Tinkerbell Hell

Donald Trump is a gross, malicious Tinkerbell that we clapped into existence.

I believed that on his election night one year ago, and I still believe it.Trumpers

By “we,” I mean Americans who are sick of democracy because they never seem to get anywhere with it, except when they fall behind. They want to impose their will for once – and, in fact, feel entitled to do so. The Confederate statues and all the rest of it belong to them after all.

Philosopher Jose Ortega y Gasset wrote about them as the Mass Man in The Revolt of the Masses in 1930.

“Once for all, he accepts the stock of commonplaces, prejudices, fag-ends of ideas or simply empty words which chance has piled up within his mind, and with a boldness only explicable by his ingenuousness, is prepared to impose them. [This is] the characteristic of our time; not that the vulgar believes itself super-excellent and not vulgar, but that the vulgar proclaims and imposes the rights of vulgarity, or vulgarity as a right.”

When Mass Man sets up Facebook and Twitter accounts, well, you know…

“We” also includes the meritocrats, free-market absolutists, technologists, and their promoters and apologists, all of whom are sick of hearing the dummies whine about losing their livelihoods to improved productivity. They shrug off the economic and social displacement of these workers, or they jeer. Learn to code, for Christ’s sake. Then, when their anger and resentment boils down to a reduction of racism, xenophobia, and proud know-nothingism, the elites tell each other, This is why we wrote them off.

We are the authors of this catastrophe. Donald Trump is just the character we wrote in to keep our plot moving along.

You’re Better Than the President. Act Like It.

Dear Progressive Social-Media Friends,

I say this out of love: The overwhelming majority of you have not had a single original thought about Trump or his particular brand of evil.

Which is fine. How often does anybody have an original thought about anything? The problem here is that hasn’t stopped you from taking insights you must know have been expressed a gazillion times already, and running with them as if what you’re saying will blow minds.

Donald-Trump-laughing-200x200
The president gloating over how progressives are reacting to his awfulness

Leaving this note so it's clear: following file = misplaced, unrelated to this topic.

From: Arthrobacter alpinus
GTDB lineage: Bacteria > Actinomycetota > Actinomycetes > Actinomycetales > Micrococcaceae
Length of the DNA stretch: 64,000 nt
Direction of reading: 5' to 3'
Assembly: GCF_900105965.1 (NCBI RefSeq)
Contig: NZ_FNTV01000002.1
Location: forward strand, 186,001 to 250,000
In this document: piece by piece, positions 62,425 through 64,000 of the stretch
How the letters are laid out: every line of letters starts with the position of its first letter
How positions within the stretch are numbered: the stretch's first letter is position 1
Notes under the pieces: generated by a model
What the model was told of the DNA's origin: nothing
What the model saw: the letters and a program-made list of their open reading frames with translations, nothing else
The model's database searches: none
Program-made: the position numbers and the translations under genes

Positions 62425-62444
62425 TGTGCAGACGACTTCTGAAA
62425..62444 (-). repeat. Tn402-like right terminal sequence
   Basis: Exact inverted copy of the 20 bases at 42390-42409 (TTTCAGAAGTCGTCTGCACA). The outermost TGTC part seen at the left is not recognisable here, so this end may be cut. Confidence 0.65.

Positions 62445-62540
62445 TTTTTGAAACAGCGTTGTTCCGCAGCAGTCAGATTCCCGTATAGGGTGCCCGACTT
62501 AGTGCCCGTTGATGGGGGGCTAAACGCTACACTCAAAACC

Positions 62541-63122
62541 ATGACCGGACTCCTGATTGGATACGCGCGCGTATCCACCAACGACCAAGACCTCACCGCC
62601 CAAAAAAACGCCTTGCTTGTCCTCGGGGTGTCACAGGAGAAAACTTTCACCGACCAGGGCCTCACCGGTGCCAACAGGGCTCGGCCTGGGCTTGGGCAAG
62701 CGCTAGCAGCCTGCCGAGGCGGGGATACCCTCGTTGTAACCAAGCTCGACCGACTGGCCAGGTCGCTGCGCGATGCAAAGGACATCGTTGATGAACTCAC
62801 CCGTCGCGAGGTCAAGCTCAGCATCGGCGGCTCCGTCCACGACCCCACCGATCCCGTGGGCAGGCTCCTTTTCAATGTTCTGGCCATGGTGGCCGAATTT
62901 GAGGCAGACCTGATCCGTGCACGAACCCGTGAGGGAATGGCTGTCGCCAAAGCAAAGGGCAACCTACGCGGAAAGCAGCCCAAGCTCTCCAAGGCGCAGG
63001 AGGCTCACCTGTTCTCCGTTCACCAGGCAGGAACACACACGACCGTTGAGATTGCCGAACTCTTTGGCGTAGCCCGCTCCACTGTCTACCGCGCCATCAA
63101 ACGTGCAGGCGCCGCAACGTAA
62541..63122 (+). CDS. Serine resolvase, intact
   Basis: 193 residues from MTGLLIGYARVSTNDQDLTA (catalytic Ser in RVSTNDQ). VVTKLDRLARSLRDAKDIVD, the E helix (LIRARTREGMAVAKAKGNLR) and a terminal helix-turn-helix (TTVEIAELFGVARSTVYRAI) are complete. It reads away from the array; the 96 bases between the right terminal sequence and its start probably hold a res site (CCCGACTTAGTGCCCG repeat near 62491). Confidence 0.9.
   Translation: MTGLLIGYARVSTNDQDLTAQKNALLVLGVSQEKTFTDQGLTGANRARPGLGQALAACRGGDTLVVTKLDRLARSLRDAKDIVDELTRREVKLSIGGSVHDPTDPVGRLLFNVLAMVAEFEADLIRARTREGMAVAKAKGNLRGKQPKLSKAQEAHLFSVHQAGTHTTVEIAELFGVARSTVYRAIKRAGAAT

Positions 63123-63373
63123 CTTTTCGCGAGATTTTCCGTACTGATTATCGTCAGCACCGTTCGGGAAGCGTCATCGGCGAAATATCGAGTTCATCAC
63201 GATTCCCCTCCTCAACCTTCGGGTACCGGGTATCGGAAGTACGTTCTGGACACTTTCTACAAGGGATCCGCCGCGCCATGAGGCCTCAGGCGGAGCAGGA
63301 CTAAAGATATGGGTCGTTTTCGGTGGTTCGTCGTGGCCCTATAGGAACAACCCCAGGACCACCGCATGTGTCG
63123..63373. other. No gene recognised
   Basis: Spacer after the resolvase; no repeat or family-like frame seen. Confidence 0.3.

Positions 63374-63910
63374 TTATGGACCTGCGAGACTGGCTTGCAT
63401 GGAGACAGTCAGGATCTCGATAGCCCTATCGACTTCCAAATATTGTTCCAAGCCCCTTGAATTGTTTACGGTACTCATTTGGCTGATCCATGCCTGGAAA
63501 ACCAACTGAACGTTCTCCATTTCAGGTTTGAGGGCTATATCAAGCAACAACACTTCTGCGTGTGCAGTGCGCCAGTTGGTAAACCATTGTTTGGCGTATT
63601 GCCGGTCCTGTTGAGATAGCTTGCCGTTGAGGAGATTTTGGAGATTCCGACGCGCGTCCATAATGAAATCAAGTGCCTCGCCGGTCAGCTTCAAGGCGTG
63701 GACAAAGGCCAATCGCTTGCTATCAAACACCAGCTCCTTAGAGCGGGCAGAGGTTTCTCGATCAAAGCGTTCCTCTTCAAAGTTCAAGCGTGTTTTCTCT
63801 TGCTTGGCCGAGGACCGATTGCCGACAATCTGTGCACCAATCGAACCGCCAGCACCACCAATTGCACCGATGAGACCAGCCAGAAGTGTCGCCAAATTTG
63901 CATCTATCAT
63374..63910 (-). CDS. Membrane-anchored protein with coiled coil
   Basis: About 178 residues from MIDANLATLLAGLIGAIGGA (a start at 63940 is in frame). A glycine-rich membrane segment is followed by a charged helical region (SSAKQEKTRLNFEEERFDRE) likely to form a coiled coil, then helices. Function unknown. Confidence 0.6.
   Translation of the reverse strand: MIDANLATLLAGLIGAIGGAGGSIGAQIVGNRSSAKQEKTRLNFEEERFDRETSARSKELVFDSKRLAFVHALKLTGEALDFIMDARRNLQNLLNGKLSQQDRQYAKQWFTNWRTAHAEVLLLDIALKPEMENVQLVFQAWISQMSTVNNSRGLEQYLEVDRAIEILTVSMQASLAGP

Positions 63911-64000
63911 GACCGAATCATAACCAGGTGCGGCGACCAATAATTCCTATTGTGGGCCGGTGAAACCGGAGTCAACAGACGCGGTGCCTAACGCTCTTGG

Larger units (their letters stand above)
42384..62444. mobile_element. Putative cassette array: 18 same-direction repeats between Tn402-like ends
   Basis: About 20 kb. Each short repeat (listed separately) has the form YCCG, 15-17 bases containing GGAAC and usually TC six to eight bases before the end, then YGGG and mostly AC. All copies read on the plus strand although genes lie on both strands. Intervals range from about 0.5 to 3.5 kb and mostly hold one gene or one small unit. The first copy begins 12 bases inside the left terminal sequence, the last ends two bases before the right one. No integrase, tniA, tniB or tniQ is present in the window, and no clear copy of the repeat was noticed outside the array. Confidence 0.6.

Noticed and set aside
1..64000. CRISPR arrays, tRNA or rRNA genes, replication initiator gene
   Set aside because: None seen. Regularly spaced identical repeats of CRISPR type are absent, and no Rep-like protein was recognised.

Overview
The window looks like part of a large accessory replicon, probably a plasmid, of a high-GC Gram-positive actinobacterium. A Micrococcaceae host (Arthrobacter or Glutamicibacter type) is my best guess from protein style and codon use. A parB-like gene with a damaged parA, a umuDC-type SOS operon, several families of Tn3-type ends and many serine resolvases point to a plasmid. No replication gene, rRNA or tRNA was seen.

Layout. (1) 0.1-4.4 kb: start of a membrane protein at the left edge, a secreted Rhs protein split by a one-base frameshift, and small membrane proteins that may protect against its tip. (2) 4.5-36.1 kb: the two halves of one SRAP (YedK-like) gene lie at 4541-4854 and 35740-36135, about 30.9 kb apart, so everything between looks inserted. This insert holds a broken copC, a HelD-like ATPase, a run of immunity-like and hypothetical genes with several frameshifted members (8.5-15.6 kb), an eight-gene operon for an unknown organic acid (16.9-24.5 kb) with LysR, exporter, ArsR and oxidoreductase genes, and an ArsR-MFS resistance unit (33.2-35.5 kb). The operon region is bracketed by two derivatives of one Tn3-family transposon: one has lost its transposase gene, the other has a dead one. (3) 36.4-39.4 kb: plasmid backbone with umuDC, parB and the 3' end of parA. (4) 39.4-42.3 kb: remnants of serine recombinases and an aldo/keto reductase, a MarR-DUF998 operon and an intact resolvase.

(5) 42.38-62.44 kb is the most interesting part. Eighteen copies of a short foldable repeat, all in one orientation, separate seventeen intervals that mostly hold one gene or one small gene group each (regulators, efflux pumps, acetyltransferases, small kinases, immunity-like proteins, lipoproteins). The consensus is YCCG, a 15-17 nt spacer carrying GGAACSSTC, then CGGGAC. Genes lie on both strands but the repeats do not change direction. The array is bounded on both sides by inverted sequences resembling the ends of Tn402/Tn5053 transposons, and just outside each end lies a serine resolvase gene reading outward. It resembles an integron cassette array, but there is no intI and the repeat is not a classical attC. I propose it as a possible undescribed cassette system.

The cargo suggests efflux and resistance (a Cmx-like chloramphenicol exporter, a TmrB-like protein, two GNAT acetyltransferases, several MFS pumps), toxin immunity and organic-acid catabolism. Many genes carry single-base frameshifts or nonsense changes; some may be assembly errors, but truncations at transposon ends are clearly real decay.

You seem to regard this as your sacred duty. If you do not personally “call out” Trump for whatever vile thing he tweeted at 4 a.m. over his crumpled Hustler and empty Old-Fashioned Vanilla quart container, you will have let him carry the day and push us a little closer to Nazism or Ayn Rand’s raunchiest sex dream or whatever.

If I’m wrong and you have thought something new about the guy, maybe you smudged up its finer points in your online outrage. Same difference.

Friends, you are not freedom fighters. Your cleverly-worded tweets aren’t pretty much the same thing as well-aimed bricks. Don’t think of your Facebook posts as IEDs.

Also, expressing something that nearly everyone you’re addressing already agrees with, but expressing it emphatically, with a hard defensive edge — that’s just bad writing.

Finally, not contributing to the angry noise on the left isn’t the same as giving in to despair. And it’s not the same as looking away when they come for your co-worker, then your grocer, then your neighbor.

You’re allowing Trump to drive you crazy the way so many of our conservative friends lost it over President Obama. Just seven months into this nightmare, you and your politics are already turning shrill and reflexive.

At every level of government, progressive politicans are at their most creative and passionate when they’re hammering out statements of outrage and condemnation. How much longer before, like the GOP, they give up on the idea of governing, by which I mean enacting policies that benefit large numbers of people? How much longer before fights over symbols, gestures, and process are more important than substance?

Their tweets and yours are getting to be as bad as his.

Pull yourselves together, and clean yourselves up.

You’re better than the president of the United States. Act like it.

 

A Modest Proposal for the Texas Legislature’s Special Session

[The following post originally appeared on TribTalk.]

Gov. Greg Abbott’s agenda for the Texas Legislature’s special session next month looks a little light, so here are a few proposals he should add to his list.